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The Maritime Affairs Authority (MAA), a maritime operation supervisory organization, has excluded customs clearing agents from being involved in forwarding operations with the goal of halting the traditional operation system, Capital learnt.
The authority has ordered the customs clearing agents to engage only in services stipulated in a 2004 Customs Clearing Agents Regulation, sources said.
According to experts, agents who have a license for customs clearing were also working in the freight forwarding business, which also has its own laws and procedures. Under the new rules that MAA disclosed this week, the customs clearing agents will not be able to work in the forwarding business.
The country’s law stated that customs clearing agents are only allowed to work in customs issues inside the country and cannot be involved in international transportation activity.  
The Customs Clearing Agents regulation issued in 2004 stated that  ‘Customs Clearing Agent’ means a person authorized to deal with the customs, for and on behalf of another person, to carry out customs formalities related with the importation, exportation and in general with the movement and storage of such goods within the customs territory of Ethiopia.
The regulation also indicated that ‘Customs Formalities’ means any customs operations carried out in connection with importation, exportation or transit of goods from the time of arrival at the customs port until released from the customs control.
However there was a growing trend, until a week ago, for agents with a customs clearing license to get involved in the forwarding process from the port of Djibouti or other similar facilities to import their customer’s cargo.
“The previous trend was very wrong and it is the right decision taken by the authority to exclude the stated type of agents from the forwarding business,” experts stated.
It was unclear how the customs clearing agents were able to simultaneously get involved in the freight forwarding business. Because there are different criteria needed to transport cargo from international ports; for instance the agent must open a letter of credit  to settle the payments in the third country (Djibouti) and only freight forwarding agents are allowed to open a letter of credit “But customs clearing agents were carrying out this business previously,” an expert said.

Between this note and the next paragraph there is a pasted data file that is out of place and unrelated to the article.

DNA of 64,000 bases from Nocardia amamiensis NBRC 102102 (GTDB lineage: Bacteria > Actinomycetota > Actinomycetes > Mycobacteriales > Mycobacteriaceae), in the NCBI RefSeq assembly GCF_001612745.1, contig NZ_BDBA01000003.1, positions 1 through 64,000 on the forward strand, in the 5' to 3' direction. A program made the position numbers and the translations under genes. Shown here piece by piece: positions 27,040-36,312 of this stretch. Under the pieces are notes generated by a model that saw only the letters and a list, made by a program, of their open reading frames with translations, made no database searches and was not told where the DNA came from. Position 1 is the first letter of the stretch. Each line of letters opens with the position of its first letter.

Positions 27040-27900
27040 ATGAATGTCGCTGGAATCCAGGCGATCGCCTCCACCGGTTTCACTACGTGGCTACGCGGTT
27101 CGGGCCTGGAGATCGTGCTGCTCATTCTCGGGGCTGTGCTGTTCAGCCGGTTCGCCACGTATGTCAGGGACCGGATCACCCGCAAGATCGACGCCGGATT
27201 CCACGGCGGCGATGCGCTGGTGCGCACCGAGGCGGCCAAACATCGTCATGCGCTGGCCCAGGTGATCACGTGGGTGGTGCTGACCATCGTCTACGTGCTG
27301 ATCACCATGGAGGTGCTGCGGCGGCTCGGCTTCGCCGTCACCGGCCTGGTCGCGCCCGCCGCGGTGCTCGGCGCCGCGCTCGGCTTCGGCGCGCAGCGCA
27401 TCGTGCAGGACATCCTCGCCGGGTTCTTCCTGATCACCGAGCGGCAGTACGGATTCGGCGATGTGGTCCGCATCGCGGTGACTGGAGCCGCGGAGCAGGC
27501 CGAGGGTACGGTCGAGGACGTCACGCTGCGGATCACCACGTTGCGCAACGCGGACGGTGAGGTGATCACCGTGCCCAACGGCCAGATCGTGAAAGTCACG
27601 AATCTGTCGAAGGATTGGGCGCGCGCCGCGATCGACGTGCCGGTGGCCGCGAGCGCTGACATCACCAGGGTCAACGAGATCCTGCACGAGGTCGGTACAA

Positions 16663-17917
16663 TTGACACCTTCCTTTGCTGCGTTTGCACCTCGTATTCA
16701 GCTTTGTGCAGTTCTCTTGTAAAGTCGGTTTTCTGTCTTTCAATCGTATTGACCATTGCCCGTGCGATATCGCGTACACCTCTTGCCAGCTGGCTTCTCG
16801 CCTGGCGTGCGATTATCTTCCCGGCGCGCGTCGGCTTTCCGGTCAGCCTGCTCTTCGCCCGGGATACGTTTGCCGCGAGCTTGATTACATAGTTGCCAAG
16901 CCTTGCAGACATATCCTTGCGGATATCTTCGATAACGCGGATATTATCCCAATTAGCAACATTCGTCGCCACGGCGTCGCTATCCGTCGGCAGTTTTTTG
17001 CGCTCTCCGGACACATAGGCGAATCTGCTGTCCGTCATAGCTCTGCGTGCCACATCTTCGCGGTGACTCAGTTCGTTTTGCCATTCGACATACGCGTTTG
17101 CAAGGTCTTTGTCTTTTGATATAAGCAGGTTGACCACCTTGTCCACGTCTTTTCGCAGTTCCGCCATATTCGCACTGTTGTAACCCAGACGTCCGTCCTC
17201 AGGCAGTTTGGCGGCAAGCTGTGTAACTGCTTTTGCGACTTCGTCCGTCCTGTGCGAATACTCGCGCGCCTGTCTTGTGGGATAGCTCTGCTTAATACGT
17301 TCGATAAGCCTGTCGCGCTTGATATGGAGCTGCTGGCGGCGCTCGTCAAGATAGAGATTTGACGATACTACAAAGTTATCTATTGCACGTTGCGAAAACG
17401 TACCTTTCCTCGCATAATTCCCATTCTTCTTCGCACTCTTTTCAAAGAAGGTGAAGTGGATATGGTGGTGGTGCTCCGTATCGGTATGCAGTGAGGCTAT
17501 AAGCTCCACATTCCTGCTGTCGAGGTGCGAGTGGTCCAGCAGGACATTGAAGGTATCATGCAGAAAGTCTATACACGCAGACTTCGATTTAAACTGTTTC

Individuals who are involved in the freight forwarding business that Capital interviewed said that it is the right decision taken by the authority, because their business was affected by the involvement of the customs clearing agents.
Since the authority declared the new system the business community engaged in the customs clearance claims they have discontinued freight forwarding.
MAA was established in 2007 in accordance to the proclamation No. 549/2007, but it began operating in November, 2008. The authority is accountable to the Ministry of Transport and is engaged in expanding the maritime sector with a modern system.
Ethiopia, which is the most populated nation in world without a seaport, is mainly using the port facilities at Djibouti which is rapidly expanding the number of ports and services to meet the growing cargo of east African landlocked countries, Ethiopia and South Sudan.
Capital’s efforts to get details about the issue from Mekonnen Abera the director general of the authority, on Friday July 11, were unsuccessful.